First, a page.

Ray reels back in his chair, feeling as if someone just punched him in the face.

He chuckles, interlacing his fingers together under his chin. “Relax. I’m pulling your leg.”

“Or maybe living in hell hardens you.”

This,” Robert gestures around him, “is better than hell. And I only look like hell because they told me you were coming.”

Ray studies the monochromatic floors and walls before glancing up. “I didn’t think two in the afternoon was that early for you.”

“It’s not. I’m used to waking up early now anyway even if there isn’t much to do besides sleep and work out. But I couldn’t doze off knowing I was going to get a visit from my big brother.”

The only door in and out of here opens. Someone else enters the room. Ray doesn’t bother to turn around to see what they look like or why they are here. After all the latter is pretty obvious. Instead he gazes into Robert’s eyes for the first time since he arrived.

“Listen to me Rob.”

“I always do.”

“Don’t judge me after I tell you what I’m about to tell you.”

“I never have and I don’t plan on starting now.”

Taking a deep breath, Ray exhales. “Don’t try to talk me out of this, okay? I’ve made up my mind and when I have—”

“Nothing will change your mind,” Robert finishes. “Yeah yeah, I’ve heard it all before. Now spit it out.”

“I’ve thought this through for a while now…I’m going to tell the authorities…I don’t want to live with any regrets.”

Robert taps his dirty nails on the surface of the table the same colour as the floors and walls.

“It’s the right thing to do.” Ray swallows down the lump in his throat. “I have to Rob. I can’t live like this any longer.”

“What do you mean you can’t live like this? You’re out there while I’m in here for Christ’s sake. I don’t see how you can be complaining about your living situation.”

Ray has never seen his brother’s face turn red. Even as a child, Robert’s face always seemed drained of any colour.

“That’s not what I meant,” Ray begins. “I know you have it worse. I have no right or reason to complain.”

“So why are you here?”

Ray glances at his brother, studying him.

“I’m going to confess.”

Robert grows silent, his brow furrowed. “I have one question and one question only. Why?”

“Because this guilt is killing me.”

“You’d be okay dying in here?”

“I don’t really have a choice.” Ray runs a hand through his dark hair, the same colour as Robert’s. His younger brother hasn’t cut his hair since he arrived six months ago so it’s slightly longer, nearly reaching his shoulders.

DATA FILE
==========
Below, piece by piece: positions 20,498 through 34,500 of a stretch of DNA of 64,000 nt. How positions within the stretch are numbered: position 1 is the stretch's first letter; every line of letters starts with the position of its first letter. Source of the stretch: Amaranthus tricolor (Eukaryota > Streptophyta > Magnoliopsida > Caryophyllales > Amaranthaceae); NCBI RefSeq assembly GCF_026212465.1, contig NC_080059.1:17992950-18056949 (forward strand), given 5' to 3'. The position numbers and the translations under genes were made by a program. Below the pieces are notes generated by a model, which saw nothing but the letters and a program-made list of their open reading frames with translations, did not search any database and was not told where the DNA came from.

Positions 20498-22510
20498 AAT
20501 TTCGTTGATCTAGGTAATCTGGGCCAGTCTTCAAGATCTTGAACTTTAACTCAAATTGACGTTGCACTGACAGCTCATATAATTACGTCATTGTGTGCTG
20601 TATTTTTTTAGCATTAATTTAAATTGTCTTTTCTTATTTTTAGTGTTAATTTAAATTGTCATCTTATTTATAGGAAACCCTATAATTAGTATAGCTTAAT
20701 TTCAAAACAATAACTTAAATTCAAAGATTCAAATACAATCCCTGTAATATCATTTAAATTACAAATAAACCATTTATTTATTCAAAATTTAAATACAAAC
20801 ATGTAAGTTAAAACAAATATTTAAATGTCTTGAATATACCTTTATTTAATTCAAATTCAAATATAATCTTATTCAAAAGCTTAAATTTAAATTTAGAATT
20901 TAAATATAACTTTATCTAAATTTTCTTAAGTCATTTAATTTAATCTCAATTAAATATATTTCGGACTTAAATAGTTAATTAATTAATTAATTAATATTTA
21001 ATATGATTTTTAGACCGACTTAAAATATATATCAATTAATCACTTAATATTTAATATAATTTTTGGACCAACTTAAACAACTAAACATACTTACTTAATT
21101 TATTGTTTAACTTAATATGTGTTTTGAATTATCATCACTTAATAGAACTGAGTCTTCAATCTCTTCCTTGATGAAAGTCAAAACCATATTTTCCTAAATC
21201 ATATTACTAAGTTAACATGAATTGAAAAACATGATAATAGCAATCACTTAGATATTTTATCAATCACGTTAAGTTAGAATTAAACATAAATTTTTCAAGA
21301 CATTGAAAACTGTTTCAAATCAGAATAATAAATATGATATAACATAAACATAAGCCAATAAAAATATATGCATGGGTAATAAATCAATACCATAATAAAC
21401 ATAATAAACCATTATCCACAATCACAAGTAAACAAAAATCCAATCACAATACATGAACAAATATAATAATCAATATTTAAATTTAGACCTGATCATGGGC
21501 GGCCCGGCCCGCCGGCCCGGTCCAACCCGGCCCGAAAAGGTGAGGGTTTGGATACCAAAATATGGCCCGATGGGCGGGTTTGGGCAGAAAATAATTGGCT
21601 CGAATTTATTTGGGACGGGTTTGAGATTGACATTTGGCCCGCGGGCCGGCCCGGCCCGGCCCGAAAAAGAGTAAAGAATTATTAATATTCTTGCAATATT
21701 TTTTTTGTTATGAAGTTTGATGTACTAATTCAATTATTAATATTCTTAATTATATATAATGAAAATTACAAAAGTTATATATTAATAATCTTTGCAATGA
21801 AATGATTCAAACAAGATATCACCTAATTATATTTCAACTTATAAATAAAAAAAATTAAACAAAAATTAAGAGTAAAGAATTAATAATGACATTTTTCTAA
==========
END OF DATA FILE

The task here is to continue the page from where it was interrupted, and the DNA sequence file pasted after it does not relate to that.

“Are you sure?”

“I made a mistake. I’ll be damned if I die without trying to rectify it.”

He smirks. “Is someone getting soft?”

“You’d like that, wouldn’t you?”

Robert nods once. “You’re positive you want to switch places with me? It’ll be you looking like hell.”

“I welcome that prospect with open arms. It beats this hell I’ve created for myself.”

Another period of silence descends upon them. Ray breaks it.

“I guess I’ll finally know what sitting on the other side of this glass will feel like.”

The person who entered the room before, a woman in her early fifties, gets up to leave. Robert sees this out of the corner of his eye as he leans back in his seat. “If everything goes according to plan, I can say the same.”

Ray doesn’t remember the last time he smiled, but right now sitting across from his own flesh and blood, the corners of his mouth turn upwards into a grin.


Note: How this placed third in a competition is still beyond my wildest imagination.

Personal Reflection

Decision-Making Advice

When making decisions, pick the one you won’t regret.

Or the one you’ll have the least regrets.

Actually, don’t listen to me. In case you haven’t noticed, I’m the worst at making any sort of decision by myself.

So you could say I should learn to take my own advice before doling it out.

Writing

10 Reasons Why You Never Start An Argument With A Writer

  1. You are completely wrong.
  2. You are not completely right.
  3. You will lose miserably.
  4. You will not win unfortunately.
  5. You will look stupid, ignorant or ridiculous.
  6. You may regret it.
  7. You may ruin your ego.
  8. You may suffer physically, mentally, and emotionally.
  9. You may remember it forever.
  10. You just don’t.
Writing

How To Be A Happier Writer (Part 3)

  1. Don’t offend.
  2. Don’t pretend.
  3. Don’t quarrel.
  4. Don’t ramble.
  5. Don’t regret.
  6. Don’t slack.
  7. Don’t stop.
  8. Don’t tolerate.
  9. Don’t upset.
  10. Don’t victimize.
  11. Don’t wait.
  12. Don’t (e)xcuse.
  13. Don’t yield.
  14. Don’t zing.
Blogging

To Blog Or Not To Blog?

To blog or not to blog?

What a loaded question…thankfully I chose the former over the latter. I don’t regret starting this blog and I hope I never will.